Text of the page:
4. Socket Options
      5. Proxies and Firewalls
    2. Datagram Sockets
      1. author="pat” timestamp="20120926T141346-0500” comment="I actually rewrote this as a standalone client but then decided to leave it as an applet”The HeartBeat Applet
      2. InetAddress
    3. Simple Serialized Object Protocols
      1. A Simple Object-Based Server
    4. Remote Method Invocation
      1. Real-World Usage
      2. Remote and Nonremote Objects
      3. An RMI Example
      4. RMI and CORBA
    5. Scalable I/O with NIO
      1. Selectable Channels
      2. Using Select
      3. LargerHttpd
      4. Nonblocking Client-Side Operations
  16. 14. Programming for the Web
    1. Uniform Resource Locators (URLs)
    2. The URL Class
      1. Stream Data
      2. Getting the Content as an Object
      3. Managing Connections
      4. Handlers in Practice
      5. Useful Handler Frameworks
    3. Talking to Web Applications
      1. Using the GET Method
      2. Using the POST Method
      3. The HttpURLConnection
      4. SSL and Secure Web Communications
      5. URLs, URNs, and URIs
    4. Web Services
      1. XML-RPC
      2. WSDL
      3. The Tools
      4. The Weather Service Client
  17. 15. Web Applications and Web Services
    1. Web Application Technologies
      1. Page-Oriented Versus “Single Page” Applications
      2. JSPs
      3. XML and XSL
      4. Web Application Frameworks
      5. Google Web Toolkit
      6. HTML5, AJAX, and More...
    2. Java Web Applications
      1. The Servlet Lifecycle
      2. Servlets
      3. The HelloClient Servlet
      4. The Servlet Response
      5. Servlet Parameters
      6. The ShowParameters Servlet
      7. User Session Management
      8. The ShowSession Servlet
      9. The ShoppingCart Servlet
      10. Cookies
      11. The ServletContext API
      12. Asynchronous Servlets
    3. WAR Files and Deployment
      1. Configuration with web.xml and Annotations
      2. URL Pattern Mappings
      3. Deploying HelloClient
      4. Error and Index Pages
      5. Security and Authentication
      6. Protecting Resources with Roles
      7. Secure Data Transport
      8. Authenticating Users
      9. Procedural Authorization
    4. Servlet Filters
      1. A Simple Filter
      2. A Test Servlet
      3. Declaring and Mapping Filters
      4. Filtering the Servlet Request
      5. Filtering the Servlet Response
    5. Building WAR Files with Ant
      1. A Development-Oriented Directory Layout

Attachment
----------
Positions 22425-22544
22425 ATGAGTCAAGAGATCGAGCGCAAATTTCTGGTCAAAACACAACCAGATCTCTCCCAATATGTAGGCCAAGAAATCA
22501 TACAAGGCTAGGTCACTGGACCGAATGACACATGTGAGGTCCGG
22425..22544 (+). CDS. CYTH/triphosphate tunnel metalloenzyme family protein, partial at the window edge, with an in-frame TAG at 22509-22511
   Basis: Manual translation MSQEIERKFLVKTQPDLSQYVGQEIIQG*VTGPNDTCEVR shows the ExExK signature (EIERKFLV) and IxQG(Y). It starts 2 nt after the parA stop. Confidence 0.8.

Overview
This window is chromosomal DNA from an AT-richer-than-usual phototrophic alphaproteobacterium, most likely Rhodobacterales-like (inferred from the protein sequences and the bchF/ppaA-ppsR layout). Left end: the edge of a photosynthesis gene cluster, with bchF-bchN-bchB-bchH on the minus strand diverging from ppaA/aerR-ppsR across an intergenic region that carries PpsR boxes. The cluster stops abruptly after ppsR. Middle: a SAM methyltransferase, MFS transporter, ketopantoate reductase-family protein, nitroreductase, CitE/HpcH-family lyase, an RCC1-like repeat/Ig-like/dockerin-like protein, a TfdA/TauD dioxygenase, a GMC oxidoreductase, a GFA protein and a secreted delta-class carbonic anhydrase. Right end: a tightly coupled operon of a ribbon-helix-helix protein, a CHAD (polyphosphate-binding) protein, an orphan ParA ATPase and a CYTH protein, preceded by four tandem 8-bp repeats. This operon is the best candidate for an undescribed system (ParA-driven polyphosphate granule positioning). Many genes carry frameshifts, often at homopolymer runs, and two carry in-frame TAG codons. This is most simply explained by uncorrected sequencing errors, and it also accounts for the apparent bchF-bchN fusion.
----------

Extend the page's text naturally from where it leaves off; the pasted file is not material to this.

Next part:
2. Deploying and Redeploying WARs with Ant
    6. Implementing Web Services
      1. Defining the Service
      2. Our Echo Service
      3. Using the Service
      4. Data Types
    7. Conclusion
  18. 16. Swing
    1. Components
      1. Peers and Look-and-Feel
      2. The MVC Framework
      3. Painting
      4. Enabling and Disabling Components
      5. Focus, Please
      6. Other Component Methods
      7. Layout Managers
      8. Insets
      9. Z-Ordering (Stacking Components)
      10. The revalidate() and doLayout() Methods
      11. Managing Components
      12. Listening for Components
      13. Windows, Frames and Splash Screens
      14. Other Methods for Controlling Frames
      15. Content Panes
      16. Desktop Integration
    2. Events
      1. Event Receivers and Listener Interfaces
      2. Event Sources
      3. Event Delivery
      4. Event Types
      5. The java.awt.event.InputEvent Class
      6. Mouse and Key Modifiers on InputEvents
      7. Focus Events
    3. Event Summary
      1. Adapter Classes
      2. Dummy Adapters
    4. The AWT Robot!
    5. Multithreading in Swing
  19. 17. Using Swing Components
    1. Buttons and Labels
      1. HTML Text in Buttons and Labels
    2. Checkboxes and Radio Buttons
    3. Lists and Combo Boxes
    4. The Spinner
    5. Borders
    6. Menus
    7. Pop-Up Menus
      1. Component-Managed Pop Ups
    8. The JScrollPane Class
    9. The JSplitPane Class
    10. The JTabbedPane Class
    11. Scrollbars and Sliders
    12. Dialogs
      1. File Selection Dialog
      2. The Color Chooser
  20. 18. More Swing Components
    1. Text Components
      1. The TextEntryBox Application
      2. Formatted Text
      3. Filtering Input
      4. Validating Data
      5. Say the Magic Word
      6. Sharing a Data Model
      7. HTML and RTF for Free
      8. Managing Text Yourself
    2. Focus Navigation
      1. Trees
      2. Nodes and Models
      3. Save a Tree
      4. Tree Events
      5. A Complete Example
    3. Tables
      1. A First Stab: Freeloading
      2. Round Two: Creating a Table Model
      3. Round Three: A Simple Spreadsheet
      4. Sorting and Filtering
      5. Printing JTables
    4. Desktops
    5. Pluggable Look-and-Feel
    6. Creating Custom Components
      1. Generating Events
      2. A Dial Component
      3. Model and View Separation
  21. 19. Layout Managers
    1. FlowLayout
    2. GridLayout
    3. BorderLayout
    4. BoxLayout
    5. CardLayout
    6. GridBagLayout
      1. The GridBagConstraints Class
      2. Grid Coordinates
      3. The fill Constraint
      4. Spanning Rows and Columns
      5. Weighting
      6. Anchoring
      7. Padding and Insets
      8. Relative Positioning
      9. Composite Layouts
    7. Other Layout Managers
    8. Absolute Positioning
  22. 20. Drawing with the 2D API
    1. The Big Picture
    2. The Rendering Pipeline
    3. A Quick Tour of Java 2D
      1. Filling Shapes
      2. Drawing Shape Outlines
      3. Convenience Methods
      4. Drawing Text